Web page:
In a measuring chamber a diaphragm 10 is arranged configured as a hard resilient plate, being clamped between a metallic wall 12 and a wall 14 which is made of insulating material, and positioned at its edge between spacer rings 16 defining the thickness of the air cushion located at both sides of the diaphragm 10. The wall 12 of metallic material is there configured as a part of a flat cylindrical metal box encircling the wall 14 of insulating material. Thereby the bottom area adjacent to the wall 14 has a preferably circular opening. The wall 14 of insulating material has a thin electrically conducting coat 18, which is electrically led to the outside via a cable 20 filled with insulating material. The metallic wall 12 has an electromagnet 22 fitted herein in an airtight manner and with an insulating piece 24 being in alignment with the inner surface of the wall 12 facing the diaphragm 10.
Of course, the construction of the elements 10, 12, 14, and 16 can be done in any other manner, as for example plates or rings being glued together instead of pressing one element on top of the other by flanging the edge of the box 12 as shown in the example of the preferred embodiment.
In order to provide pressure compensation between the air enclosed in the layers between the diaphragm 10 and the inner surfaces of the walls 12 and 14 and the atmosphere to be measured, the cylindrical metal box has a bore 26 on the peripheral surface in the area of the spacer rings 16, which bore continues in fine grooves 28 for a communication to the areas within the measuring chamber.
To excite the self-oscillation of the diaphragm one can use an amplifier, of which the output acts on the magnet 22 whereby the input of the latter is fed with the alternating voltage of its natural frequency. This is obtained by the configuration of the diaphragm 10 and the electrically conductng layer 18 arranged on the wall 14 which is made of insulating material, having the same effect as the electrodes of a condenser microphone. For this purpose preferably the diaphragm socket is used as an electric contact and the electric connection led through the bore 20, which is filled with insulating material, as the other electric contact.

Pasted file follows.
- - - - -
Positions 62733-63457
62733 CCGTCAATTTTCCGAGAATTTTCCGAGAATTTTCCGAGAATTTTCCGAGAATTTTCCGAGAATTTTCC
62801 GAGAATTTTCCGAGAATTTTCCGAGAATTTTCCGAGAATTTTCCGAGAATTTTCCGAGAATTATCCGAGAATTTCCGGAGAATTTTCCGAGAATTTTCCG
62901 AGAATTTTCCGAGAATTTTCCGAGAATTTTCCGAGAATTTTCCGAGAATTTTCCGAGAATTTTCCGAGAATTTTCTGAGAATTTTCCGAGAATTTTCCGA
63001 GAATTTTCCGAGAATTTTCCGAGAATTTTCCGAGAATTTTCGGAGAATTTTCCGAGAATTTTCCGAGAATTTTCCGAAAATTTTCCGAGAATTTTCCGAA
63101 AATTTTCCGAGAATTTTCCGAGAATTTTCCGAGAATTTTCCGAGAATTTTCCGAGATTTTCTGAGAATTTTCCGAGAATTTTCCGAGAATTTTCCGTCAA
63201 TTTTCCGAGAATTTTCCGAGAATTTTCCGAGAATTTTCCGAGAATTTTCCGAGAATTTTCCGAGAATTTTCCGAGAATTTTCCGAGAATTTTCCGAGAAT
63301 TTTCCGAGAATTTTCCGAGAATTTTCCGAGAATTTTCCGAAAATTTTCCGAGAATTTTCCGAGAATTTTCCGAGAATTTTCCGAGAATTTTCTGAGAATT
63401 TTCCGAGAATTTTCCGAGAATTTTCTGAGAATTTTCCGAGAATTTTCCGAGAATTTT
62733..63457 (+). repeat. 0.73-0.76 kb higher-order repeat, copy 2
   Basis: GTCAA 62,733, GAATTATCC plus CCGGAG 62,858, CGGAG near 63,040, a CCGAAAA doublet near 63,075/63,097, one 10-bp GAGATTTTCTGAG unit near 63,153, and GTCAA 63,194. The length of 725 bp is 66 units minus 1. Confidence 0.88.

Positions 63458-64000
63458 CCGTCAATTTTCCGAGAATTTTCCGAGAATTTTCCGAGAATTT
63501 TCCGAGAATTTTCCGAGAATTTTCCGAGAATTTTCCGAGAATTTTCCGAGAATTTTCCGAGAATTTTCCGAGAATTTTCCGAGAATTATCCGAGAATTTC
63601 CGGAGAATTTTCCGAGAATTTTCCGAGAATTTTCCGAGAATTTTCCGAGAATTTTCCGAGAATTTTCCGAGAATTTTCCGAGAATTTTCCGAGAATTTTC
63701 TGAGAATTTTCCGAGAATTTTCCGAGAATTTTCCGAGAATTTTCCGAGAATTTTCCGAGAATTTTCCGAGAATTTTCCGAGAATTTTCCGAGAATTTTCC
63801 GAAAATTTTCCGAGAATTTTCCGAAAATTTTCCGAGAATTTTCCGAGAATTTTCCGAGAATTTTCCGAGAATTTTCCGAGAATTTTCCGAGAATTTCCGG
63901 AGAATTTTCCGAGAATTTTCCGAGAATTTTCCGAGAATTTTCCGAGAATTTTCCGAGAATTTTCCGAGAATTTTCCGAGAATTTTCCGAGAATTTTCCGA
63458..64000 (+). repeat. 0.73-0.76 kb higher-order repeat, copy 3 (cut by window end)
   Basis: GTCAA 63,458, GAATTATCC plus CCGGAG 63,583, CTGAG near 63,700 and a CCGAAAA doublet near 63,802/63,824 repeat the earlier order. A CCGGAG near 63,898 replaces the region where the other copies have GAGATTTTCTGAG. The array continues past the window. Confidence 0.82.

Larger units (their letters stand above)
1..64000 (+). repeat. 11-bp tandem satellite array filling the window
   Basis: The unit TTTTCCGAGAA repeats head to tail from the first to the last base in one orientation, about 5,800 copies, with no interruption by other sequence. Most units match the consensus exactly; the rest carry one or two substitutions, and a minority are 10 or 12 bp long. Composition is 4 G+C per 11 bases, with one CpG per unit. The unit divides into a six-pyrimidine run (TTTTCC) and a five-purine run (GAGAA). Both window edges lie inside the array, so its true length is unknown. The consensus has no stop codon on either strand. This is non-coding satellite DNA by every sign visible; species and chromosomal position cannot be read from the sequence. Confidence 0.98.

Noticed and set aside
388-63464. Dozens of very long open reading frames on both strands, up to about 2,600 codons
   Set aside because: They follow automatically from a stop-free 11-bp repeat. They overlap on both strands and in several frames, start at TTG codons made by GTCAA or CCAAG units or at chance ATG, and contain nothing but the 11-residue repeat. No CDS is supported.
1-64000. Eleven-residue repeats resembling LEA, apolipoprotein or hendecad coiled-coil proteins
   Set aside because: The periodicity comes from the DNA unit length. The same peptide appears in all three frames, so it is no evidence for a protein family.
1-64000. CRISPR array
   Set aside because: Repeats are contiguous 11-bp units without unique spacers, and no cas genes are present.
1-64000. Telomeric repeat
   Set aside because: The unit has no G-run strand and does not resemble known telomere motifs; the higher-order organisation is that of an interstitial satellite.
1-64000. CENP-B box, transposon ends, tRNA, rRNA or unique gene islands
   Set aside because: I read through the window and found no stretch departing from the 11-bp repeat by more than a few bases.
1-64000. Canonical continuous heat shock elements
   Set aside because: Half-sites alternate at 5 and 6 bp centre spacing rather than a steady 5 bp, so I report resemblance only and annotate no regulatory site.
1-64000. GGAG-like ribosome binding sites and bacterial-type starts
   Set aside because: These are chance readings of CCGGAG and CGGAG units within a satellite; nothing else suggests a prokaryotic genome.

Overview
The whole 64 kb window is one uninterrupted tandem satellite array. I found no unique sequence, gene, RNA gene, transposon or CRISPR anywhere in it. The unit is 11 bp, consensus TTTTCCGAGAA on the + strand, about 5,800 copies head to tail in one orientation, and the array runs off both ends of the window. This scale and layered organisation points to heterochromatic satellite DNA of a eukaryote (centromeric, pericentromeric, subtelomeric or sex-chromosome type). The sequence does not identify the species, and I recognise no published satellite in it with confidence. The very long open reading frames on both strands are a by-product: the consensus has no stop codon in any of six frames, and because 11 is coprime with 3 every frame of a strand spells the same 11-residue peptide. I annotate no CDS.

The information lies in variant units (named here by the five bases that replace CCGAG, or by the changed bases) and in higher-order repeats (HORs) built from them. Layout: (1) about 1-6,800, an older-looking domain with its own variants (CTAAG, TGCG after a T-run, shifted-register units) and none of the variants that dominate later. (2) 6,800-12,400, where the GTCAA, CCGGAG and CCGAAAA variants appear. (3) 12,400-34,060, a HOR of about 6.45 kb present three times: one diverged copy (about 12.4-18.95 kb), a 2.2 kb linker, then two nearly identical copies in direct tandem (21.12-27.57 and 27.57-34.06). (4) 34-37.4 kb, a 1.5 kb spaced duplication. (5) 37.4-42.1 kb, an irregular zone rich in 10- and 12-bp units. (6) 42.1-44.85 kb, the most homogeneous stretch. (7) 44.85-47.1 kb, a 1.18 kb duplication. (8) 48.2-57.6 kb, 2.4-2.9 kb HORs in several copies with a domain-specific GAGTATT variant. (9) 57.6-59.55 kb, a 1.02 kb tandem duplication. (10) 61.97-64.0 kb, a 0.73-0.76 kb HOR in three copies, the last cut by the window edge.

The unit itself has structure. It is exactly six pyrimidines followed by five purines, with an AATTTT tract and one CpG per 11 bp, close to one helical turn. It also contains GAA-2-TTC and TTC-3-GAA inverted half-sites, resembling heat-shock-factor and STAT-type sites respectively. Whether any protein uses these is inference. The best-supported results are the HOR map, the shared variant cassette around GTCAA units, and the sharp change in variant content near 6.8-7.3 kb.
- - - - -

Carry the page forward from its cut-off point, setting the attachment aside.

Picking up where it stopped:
The magnetic excitation of the diaphragm 10 configured as a hard beaten plate is much better suited for the operation of low terminal pressures than the capacitive excitation of same, whereby also in addition the metallic wall 12 could be configured as a metal-coated insulating layer.
It should be especially emphasized that the measuring accuracy can be improved if the air layers on both sides of the diaphragm 10 are of a thickness decreasing from the center toward the edge, running approximately proportional to the deflection of the diaphragm 10 clamped at its edge. For this purpose cavities can be ground in the walls 12 and 14 according to Bessel function 10.
|Cited Patent||Filing date||Publication date||Applicant||Title|
|US3000215 *||Sep 27, 1951||Sep 19, 1961||Anthony Carnvale||Microbarophone|
|US3425281 *||Jan 10, 1966||Feb 4, 1969||Leybold Holding Ag||Vacuum gauge apparatus|
|GB982930A *||Title not available|
|1||*||Abstract No. 136,212, "Pressure Sensitive Apparatus", Janssen, O. G., 10/28/52, vol. 663, p. 1224.|
|Citing Patent||Filing date||Publication date||Applicant||Title|
|US4872335 *||Oct 24, 1986||Oct 10, 1989||Fuji Electric Co., Ltd.||Vibrating type transducer|
|US5002061 *||Jul 28, 1988||Mar 26, 1991||Tripod Industries Company Limited||Apparatus for measuring blood pressure|
|US5817943 *||Mar 24, 1997||Oct 6, 1998||General Electric Company||Pressure sensors|
|US5902932 *||Jan 9, 1998||May 11, 1999||Granville-Phillips Company||Force balancing capacitance manometer|
|US6412349||Mar 26, 1999||Jul 2, 2002||Helix Technology Corporation||Force balancing capacitance manometer|
|US8156817 *||Mar 29, 2006||Apr 17, 2012||Jms Co., Ltd||Pressure detection device|
|US20090007683 *||Mar 29, 2006||Jan 8, 2009||Jms Co., Ltd||Pressure Detection Device|
|U.S. Classification||73/702, 361/283.4, 73/718|